- In The Stranger, Albert Camus personifies eyes as a source of knowledge. Characters come upon knowledge through many different sources from touch to hearing. The knowledge gained through eyes can range from, self discovery to understanding events taking place. Eyes and knowledge all seem to be related to Meursault. Meursault’s ability to understand events and circumstances depends on his clarity of vision. Unlike other characters, Meursault’s eyes do not provide knowledge, thus leaving characters misunderstanding him.... [tags: The Stranger, Albert Camus]
916 words (2.6 pages)
- Empathy makes us human yet not all humans are emphatic, In Albert Camus’ The Stranger a suspiciously apathetic man named Meursault comes to light as a criminal. However Meursault perpetrated a crime of passion, is that not absurd for a negligent man. In a simple view of Meursault life and philosophies the remission of human feelings is evident, and slightly frightening. In the stranger most of the events in the main characters life require an emotional effect, the death of his mother, the engagement to a beautiful woman who loved him deeply, befriending a criminal, and most shockingly the act of homicide.... [tags: Albert Camus, The Stranger ]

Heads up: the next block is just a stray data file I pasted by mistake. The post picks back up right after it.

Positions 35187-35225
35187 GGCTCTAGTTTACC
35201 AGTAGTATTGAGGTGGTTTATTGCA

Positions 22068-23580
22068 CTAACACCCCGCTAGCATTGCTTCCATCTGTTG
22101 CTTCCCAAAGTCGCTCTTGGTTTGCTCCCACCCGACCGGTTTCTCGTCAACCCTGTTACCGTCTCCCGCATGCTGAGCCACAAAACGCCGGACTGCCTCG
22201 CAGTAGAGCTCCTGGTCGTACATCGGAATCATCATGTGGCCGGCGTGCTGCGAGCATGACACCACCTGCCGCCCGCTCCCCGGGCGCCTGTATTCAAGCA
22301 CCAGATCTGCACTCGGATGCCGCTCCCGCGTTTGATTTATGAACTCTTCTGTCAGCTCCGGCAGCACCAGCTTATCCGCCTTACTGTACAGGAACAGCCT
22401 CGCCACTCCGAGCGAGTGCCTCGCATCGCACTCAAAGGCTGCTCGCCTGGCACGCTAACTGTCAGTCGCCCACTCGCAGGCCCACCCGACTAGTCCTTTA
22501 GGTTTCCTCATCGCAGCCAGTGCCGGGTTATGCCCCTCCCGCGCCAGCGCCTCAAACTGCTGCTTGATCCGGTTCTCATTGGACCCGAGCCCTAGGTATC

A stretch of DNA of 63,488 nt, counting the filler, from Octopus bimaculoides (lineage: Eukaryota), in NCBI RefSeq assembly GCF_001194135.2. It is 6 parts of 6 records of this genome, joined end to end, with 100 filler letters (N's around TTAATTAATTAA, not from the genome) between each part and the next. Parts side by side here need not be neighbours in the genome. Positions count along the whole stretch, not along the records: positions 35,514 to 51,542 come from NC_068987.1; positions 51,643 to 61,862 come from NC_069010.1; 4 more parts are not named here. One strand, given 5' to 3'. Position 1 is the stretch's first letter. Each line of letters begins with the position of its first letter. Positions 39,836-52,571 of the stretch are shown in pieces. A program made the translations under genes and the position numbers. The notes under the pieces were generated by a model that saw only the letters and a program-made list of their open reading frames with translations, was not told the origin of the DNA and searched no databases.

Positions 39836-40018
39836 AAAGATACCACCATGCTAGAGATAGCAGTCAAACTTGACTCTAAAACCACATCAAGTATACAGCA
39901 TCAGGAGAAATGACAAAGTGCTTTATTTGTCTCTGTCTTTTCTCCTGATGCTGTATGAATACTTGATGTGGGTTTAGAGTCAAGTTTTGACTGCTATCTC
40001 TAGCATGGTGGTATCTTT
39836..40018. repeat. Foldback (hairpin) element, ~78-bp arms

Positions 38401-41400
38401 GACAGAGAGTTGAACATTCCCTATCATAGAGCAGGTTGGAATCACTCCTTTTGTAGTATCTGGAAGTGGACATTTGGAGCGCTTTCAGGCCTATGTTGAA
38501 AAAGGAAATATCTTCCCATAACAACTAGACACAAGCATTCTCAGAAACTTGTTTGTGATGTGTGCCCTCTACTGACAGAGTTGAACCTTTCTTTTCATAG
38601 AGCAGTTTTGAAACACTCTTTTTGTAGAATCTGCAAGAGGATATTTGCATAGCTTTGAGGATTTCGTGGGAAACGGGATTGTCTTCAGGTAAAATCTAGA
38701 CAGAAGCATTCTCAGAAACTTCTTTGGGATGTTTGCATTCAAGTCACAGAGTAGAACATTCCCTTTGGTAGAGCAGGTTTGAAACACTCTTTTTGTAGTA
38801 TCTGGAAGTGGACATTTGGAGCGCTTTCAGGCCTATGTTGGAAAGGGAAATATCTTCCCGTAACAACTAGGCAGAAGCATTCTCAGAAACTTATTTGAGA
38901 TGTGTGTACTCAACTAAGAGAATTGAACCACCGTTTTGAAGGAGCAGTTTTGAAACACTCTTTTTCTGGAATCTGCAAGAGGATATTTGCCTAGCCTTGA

1022 words (2.9 pages)
- “Between my straw mattress and the bed planks, I had actually found an old scrap of newspaper, yellow and transparent, half-stuck to the canvas. On it was a news story, the first part of which was missing, but which must have taken place in Czechoslovakia. A man had left a Czech village to seek his fortune. Twenty-five years later, and now rich, he had returned with a wife and a child. His mother was running a hotel with his sister in the village where he’d been born. In order to surprise them, he had left his wife and child at another hotel and gone to see his mother, who didn’t recognize him when he walked in.... [tags: The Stranger, Albert Camus]
1096 words (3.1 pages)
- Themes appear in almost every form of literature. In Albert Camus’s The Stranger there are multiple different themes that could be interpreted. The theme that installs itself right when the book starts and stays relevant until the last page is isolation. A scholarly recourse taken from Journal of Health and Social Behavior explains the indicators of social isolation including “living alone, having a small social network, infrequent participation in social activities, and feelings of loneliness” All of these except the last one are traits of Meursault.... [tags: Albert Camus, The Stranger, Feeling, Emotion]
1355 words (3.9 pages)